Fender Stratocaster, '58

Sunburst, Serial # 025757.

 

Fender Stratocaster, '57

Sunburst, Serial # 20185.

 

Fender Stratocaster, '62

Sunburst, Serial # 82936.

 

Fender Stratocaster, '59

Blonde, Serial # 39470.

This '59 Strat neck is paired with a '56 Strat body.

 

Fender Stratocaster, '58

Sunburst, Serial # 025698.

 

Fender Music Master, '57

Desert Sand, Serial # 18420.

In 1955 Fender Sales decided the company needed inexpensive student electric guitar models added to the existing lineup which included The Esquire, The Telecaster, The Stratocaster, and the Precision bass.  These beginner electrics were introduced by 1956. They were called the Musicmaster (one pickup) and the Duo-Sonic (two pickups). These short scale guitars were designed for young beginners with small fingers.

 

The Musicmaster and Duo-Sonic shared the same double- cutaway Desert Sand colored bodies, and 22 and ½” scale one-piece maple necks.  The Musicmaster had two Telecaster style volume and tone knobs for its one neck position single-coil pickup. The Duo-Sonic was the same except for an added bridge position pickup and a 3-way selector switch. By 1959  separate rosewood fingerboards were added (matching the change to the rest of the Fender line). Thick single ply white pickguards replaced the original gold anodized guards, and sunburst finish became an option. The models received makeovers in 1964 to coincide with the introduction of the Mustang. The short scale Duo-Sonics and Musicmasters were offered through 1969.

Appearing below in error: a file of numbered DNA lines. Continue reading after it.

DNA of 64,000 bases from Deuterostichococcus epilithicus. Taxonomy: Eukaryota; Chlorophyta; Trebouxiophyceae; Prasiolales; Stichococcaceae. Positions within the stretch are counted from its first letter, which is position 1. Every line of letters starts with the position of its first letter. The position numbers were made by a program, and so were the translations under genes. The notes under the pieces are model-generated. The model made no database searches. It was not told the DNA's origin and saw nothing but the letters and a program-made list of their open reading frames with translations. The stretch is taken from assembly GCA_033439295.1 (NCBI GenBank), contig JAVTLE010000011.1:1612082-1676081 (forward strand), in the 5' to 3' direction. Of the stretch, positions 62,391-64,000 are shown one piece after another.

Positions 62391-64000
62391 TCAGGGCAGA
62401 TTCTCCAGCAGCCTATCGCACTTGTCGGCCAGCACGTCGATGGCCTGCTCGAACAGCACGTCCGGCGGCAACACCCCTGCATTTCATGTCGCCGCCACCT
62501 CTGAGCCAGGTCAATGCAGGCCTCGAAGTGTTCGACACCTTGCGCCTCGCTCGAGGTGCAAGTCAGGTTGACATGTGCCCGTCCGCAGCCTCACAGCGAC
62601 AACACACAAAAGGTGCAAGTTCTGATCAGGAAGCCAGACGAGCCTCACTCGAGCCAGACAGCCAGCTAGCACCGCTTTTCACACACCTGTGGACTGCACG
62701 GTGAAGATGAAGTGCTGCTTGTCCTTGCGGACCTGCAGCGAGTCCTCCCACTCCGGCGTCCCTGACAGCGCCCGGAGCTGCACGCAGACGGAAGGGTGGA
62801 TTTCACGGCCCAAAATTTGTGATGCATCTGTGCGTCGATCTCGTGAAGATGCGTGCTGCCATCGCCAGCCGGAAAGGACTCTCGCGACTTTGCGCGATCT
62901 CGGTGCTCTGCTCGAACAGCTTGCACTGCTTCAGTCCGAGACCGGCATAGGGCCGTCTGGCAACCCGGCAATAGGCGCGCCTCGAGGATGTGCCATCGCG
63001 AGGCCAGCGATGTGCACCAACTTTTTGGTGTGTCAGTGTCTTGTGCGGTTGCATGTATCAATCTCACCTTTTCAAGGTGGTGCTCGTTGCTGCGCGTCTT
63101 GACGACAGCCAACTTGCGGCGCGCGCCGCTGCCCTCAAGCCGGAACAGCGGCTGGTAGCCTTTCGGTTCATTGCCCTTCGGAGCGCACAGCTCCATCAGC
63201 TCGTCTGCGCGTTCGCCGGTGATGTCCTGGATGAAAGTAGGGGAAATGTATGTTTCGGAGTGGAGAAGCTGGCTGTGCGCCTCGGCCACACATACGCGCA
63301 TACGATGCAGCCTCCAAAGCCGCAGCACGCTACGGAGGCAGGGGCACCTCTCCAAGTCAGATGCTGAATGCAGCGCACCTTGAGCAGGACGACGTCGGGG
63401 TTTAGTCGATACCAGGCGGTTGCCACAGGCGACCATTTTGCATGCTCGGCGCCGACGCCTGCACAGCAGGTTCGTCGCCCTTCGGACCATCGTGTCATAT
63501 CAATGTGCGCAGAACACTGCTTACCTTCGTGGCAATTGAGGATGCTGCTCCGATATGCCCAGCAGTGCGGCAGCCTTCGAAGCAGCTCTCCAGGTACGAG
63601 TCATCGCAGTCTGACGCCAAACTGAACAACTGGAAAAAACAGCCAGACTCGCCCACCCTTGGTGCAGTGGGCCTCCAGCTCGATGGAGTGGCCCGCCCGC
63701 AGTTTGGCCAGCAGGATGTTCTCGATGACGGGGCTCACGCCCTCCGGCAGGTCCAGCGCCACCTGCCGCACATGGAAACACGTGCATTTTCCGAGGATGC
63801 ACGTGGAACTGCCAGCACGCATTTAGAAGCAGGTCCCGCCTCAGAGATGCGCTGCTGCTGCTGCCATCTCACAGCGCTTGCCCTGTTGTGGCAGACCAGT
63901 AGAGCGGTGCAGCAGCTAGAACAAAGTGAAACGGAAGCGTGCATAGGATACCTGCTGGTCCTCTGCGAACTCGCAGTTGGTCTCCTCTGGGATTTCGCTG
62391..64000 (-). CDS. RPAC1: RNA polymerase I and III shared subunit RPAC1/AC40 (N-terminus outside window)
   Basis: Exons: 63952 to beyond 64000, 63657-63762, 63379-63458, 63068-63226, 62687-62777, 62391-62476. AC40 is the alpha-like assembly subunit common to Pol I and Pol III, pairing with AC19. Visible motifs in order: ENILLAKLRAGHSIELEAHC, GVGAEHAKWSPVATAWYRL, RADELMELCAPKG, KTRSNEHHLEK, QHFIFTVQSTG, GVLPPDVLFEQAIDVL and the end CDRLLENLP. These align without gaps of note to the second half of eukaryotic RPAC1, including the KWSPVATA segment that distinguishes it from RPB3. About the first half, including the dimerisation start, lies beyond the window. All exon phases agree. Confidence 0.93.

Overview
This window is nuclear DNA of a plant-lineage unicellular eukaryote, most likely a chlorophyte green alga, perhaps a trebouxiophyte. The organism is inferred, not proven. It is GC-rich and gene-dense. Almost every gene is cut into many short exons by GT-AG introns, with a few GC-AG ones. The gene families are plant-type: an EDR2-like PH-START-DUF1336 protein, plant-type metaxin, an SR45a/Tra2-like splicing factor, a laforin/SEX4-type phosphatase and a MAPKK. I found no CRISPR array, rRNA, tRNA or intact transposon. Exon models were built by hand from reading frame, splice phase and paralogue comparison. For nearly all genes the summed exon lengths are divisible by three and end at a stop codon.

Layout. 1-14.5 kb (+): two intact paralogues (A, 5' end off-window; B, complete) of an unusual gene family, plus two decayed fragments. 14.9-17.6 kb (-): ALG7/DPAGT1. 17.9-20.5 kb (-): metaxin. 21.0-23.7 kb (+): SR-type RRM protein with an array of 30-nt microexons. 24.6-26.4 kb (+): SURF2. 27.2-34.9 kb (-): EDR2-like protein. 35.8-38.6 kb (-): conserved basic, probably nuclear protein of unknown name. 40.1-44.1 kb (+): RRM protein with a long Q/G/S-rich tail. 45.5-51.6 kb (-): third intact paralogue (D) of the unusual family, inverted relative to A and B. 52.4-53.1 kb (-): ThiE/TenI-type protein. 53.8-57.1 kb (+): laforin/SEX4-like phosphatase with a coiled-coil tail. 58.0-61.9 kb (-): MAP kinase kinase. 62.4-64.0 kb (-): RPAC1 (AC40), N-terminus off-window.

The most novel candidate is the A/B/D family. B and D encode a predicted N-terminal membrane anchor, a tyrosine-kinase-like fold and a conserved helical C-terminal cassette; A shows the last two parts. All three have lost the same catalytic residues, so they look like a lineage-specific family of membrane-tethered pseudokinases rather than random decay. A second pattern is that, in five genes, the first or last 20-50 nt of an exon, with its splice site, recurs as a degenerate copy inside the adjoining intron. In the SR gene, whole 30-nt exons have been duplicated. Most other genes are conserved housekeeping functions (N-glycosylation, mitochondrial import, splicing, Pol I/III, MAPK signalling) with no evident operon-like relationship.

Both Michael Bloomfield and Jimi Hendrix played Duo-Sonics in their early careers before working their way up to the “big boy” Fenders and Gibsons.

 

Fender Duo Sonic, '59

Desert Sand, Serial # 36349.

In 1955 Fender Sales decided the company needed inexpensive student electric guitar models added to the existing lineup which included The Esquire, The Telecaster, The Stratocaster, and the Precision bass.  These beginner electrics were introduced by 1956. They were called the Musicmaster (one pickup) and the Duo-Sonic (two pickups). These short scale guitars were designed for young beginners with small fingers.

 

The Musicmaster and Duo-Sonic shared the same double- cutaway Desert Sand colored bodies, and 22 and ½” scale one-piece maple necks.  The Musicmaster had two Telecaster style volume and tone knobs for its one neck position single-coil pickup. The Duo-Sonic was the same except for an added bridge position pickup and a 3-way selector switch. By 1959  separate rosewood fingerboards were added (matching the change to the rest of the Fender line). Thick single ply white pickguards replaced the original gold anodized guards, and sunburst finish became an option. The models received makeovers in 1964 to coincide with the introduction of the Mustang. The short scale Duo-Sonics and Musicmasters were offered through 1969.

 

Both Michael Bloomfield and Jimi Hendrix played Duo-Sonics in their early careers before working their way up to the “big boy” Fenders and Gibsons.

 

Fender Electric XII, '68

Sunburst, Serial # 242501.

 

Fender Jaguar, '66

Sunburst, Serial # 160488.

 

Fender Jaguar, '68

Lake Placid Blue, Serial # 225899.

 

Fender Jaguar, '64

Black, Serial # L50480.

 

Fender Jaguar, '64

Firemist Gold, Serial # L52085.

 

Fender Telecaster, '60

Blond, Serial # 51512.

 

Fender Custom Telecaster, '66

Sunburst, Serial # 177029.

 

Fender Jaguar, '64

Sea Foam Green, Serial # L48186.

 

Viewing 151 - 175 of 497View All